Generally, the evolution of China’s VET policy has gone through three stages: structure adjustment, diversification exploration and modernization construction. However, the implementation of the central government policy varies in different regions, caused by the difference in local VET development. That is, the eastern coastal cities launched more integrated vocational education policies, while the western regions are relatively backward. There are also attempts to use VET as a driver for regional development and to close the gap between east and west.

Although most of the VET policies in China aim to reduce the youth unemployment rate and promote social harmony, it lacks in the logic of VET itself. Partly policies are still restricted to general education (non-vocational education). To overcome existing deficits, the Chinese government increased international cooperation especially with Germany and tried to integrate elements of the successful German dual VET system. With regards to this, China’s VET policy transfer is manifested in the diversification of VET participants, the standardization of qualification certification, and the legalization of the VET related regulations.

This paper will present a stocktaking on China’s VET policy and Sino-German VET cooperation as provided by official planning documents and most recent political decisions. Hence, the continuity and transfer of China’s VET policies will be discussed, and its future trends will be predicted.

Strategic Partnerships in International Business Models of German VET providers

Gunnar KAßBERG

Universität Leipzig, Germany

Vocational education and training stands out as a field with many links to competitiveness, reducing social disadvantage, addressing the skills shortage, and developing international relations. Internationalization is crucial for the development of skills, knowledge and attributes to be able to operate in a globalized and intercultural world of work. This seems all the more relevant with the growing number of international companies and the increasing mobility of the workforce between economies. However, the commercial view of international VET cooperation as a service export has only been discussed to a very limited extent (Gessler et al., 2018; Strehle, 2019). Current findings focus on case studies of active exporters investigating drivers and challenges of foreign engagement (Fraunhofer MOEZ, 2012) or the identification of business model typologies (Hilbig, 2019; Posselt et al., 2019; Abdelkafi & Salameh, 2014).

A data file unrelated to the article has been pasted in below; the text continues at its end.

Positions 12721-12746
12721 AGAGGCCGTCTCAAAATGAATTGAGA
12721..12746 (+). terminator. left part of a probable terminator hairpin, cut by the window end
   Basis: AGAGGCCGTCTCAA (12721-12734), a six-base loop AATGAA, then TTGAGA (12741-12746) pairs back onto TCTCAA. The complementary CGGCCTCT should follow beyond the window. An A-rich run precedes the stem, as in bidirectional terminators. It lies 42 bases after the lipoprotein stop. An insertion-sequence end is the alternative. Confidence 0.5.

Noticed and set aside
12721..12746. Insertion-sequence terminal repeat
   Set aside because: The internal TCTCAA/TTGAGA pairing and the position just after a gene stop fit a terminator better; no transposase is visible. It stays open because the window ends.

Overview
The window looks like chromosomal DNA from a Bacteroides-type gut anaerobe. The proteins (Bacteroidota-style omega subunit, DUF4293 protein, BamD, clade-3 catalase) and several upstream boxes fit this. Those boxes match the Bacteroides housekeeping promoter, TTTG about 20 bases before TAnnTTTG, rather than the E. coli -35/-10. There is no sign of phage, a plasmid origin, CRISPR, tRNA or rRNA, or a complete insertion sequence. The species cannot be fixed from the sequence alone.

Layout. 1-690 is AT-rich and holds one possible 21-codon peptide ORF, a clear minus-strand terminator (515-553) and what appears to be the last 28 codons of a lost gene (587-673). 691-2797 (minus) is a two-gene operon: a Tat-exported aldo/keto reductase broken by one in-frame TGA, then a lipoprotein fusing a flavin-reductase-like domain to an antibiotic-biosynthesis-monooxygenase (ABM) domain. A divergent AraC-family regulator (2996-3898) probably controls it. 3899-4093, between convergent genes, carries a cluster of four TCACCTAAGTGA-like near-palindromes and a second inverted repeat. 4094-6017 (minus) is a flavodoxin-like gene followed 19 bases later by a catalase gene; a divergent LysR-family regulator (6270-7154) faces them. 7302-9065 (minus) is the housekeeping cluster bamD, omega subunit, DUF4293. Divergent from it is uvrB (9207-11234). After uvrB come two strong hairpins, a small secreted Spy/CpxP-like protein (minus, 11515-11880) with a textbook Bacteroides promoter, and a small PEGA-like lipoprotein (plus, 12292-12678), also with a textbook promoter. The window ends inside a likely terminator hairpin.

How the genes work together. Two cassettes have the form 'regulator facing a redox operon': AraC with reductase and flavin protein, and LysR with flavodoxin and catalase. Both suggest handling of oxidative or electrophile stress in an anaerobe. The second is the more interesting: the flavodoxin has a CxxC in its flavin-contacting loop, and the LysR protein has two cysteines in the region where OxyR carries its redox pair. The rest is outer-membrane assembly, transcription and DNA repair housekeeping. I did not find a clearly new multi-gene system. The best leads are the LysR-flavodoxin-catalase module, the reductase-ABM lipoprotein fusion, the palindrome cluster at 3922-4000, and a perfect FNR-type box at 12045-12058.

In this context of commercially oriented internationalization of VET providers, the accuracy of an educational offer in the target market is to be designed, but also to secure a long-term cooperation. This can be achieved, especially in the context of private-sector educational projects, through a well-developed business model, since both the provider, the customer and the intermediary can be involved according to their motivation. Nevertheless, it seems problematic for actors in VET to design, develop and implement precisely these well-functioning business models.